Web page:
Wednesday, December 5, 2012

State Aid Rhetoric

Have you noticed the rhetoric about state aid ramping up in the last couple of months?  It seems that school administrators have decided that the only way to deal with the perceived "fiscal crisis" of their districts is to make the financial condition of the schools look very bad hoping to get the public to put pressure on politicians to give the schools more money.  As usual, they are predicting that all of the extras, sports, clubs, arts and music will have to be cut.  Elementary class sizes will get large.  Electives in the high school will be out.  They do this because administrators know that this is what will inspire the public to vote for higher taxes.

Every school district in this state has known since last year at budget time that this year's fiscal picture would be the same as last year.  Governor Cuomo indicated then that there might be a little more money, but not much.  Now, after Hurricane Sandy, there may not be any more extra money.  It is very likely that the State will be forced to cover some of the costs of the damage, particularly for those schools with significant damage from the storm.  In addition, they lost revenue from businesses which were shut down for several days.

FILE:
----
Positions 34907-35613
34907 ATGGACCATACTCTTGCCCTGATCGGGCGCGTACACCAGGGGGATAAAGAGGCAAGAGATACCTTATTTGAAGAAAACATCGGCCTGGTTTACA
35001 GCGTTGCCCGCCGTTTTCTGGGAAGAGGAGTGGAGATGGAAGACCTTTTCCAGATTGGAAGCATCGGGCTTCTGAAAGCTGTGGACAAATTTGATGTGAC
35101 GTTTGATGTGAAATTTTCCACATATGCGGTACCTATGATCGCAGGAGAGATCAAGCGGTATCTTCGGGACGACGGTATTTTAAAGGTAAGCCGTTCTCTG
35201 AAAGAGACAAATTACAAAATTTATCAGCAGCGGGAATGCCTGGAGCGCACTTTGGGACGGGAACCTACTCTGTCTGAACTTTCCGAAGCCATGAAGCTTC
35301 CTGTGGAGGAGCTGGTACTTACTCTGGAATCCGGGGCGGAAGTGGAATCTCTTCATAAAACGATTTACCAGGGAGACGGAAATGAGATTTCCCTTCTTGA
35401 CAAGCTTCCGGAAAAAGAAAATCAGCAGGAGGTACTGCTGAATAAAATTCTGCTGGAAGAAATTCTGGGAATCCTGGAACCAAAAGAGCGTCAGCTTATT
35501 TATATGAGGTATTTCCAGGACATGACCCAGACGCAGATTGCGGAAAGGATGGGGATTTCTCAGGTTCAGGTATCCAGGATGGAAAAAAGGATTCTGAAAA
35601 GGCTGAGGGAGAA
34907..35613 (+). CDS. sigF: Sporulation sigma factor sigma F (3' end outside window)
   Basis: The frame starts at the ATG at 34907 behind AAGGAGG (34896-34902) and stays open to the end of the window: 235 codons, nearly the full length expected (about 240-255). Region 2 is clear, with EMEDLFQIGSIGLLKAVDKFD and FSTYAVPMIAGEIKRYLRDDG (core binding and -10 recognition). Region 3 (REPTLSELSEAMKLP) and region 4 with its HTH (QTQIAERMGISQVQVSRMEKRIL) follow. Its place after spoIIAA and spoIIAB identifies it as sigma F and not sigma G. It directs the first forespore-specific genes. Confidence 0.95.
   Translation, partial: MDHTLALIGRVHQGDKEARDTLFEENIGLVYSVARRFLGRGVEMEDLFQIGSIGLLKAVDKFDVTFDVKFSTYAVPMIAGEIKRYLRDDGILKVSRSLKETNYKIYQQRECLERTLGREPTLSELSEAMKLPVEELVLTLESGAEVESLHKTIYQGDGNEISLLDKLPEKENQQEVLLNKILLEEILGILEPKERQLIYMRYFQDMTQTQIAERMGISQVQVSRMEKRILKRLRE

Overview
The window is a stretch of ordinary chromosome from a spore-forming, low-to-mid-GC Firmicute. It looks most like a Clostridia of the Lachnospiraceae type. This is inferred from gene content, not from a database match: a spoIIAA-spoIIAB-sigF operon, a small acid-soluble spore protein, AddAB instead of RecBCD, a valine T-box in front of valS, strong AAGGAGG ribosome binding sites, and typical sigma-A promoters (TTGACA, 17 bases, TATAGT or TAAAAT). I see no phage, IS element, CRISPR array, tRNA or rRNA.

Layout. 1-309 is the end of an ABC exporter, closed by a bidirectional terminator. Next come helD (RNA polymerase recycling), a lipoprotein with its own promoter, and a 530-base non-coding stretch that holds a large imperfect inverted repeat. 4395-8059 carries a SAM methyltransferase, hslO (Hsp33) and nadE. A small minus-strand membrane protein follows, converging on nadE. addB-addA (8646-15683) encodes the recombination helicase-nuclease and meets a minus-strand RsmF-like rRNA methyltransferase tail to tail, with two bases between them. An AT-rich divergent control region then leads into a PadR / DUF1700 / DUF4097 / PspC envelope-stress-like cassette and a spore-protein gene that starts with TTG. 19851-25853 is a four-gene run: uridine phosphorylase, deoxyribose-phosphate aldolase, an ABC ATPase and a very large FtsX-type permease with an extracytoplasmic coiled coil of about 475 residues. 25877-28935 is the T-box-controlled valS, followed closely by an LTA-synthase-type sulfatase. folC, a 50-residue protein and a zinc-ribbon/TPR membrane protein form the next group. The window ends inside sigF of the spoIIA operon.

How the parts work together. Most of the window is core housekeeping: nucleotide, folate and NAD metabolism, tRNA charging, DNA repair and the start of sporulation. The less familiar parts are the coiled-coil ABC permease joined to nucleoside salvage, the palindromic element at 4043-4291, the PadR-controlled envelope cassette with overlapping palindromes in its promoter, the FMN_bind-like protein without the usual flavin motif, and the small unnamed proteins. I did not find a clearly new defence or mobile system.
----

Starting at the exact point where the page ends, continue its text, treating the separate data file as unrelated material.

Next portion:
Have administrators spent time considering how to re-organize the way they do business?  Have school boards engaged in conversations about how they might be able to offer educational services differently, or better? I don't think so.  The Potsdam School Board's Finance Committee requested information about different middle school scenarios months ago and haven't received anything yet.

Leaders at the Canton School District say that they will be insolvent within the next two years.  Well, how much negotiating have they done with their teacher's union?  It is my understanding that the teaching staff don't pay a dime toward the cost of their health insurance premiums.  How much do their taxpayers pay toward the cost of their children's education? For 2012, about $4.00 less per thousand than Potsdam.  That means, for a $100,000 house, a Canton resident's school taxes are $400 less than the Potsdam taxpayer's. 

The Potsdam Central School budget is almost $27 million dollars.  That is over $18,600 for each of 1450 students in the district.  We ought to be able to do a good job with that much money.  It is all a matter of priorities.

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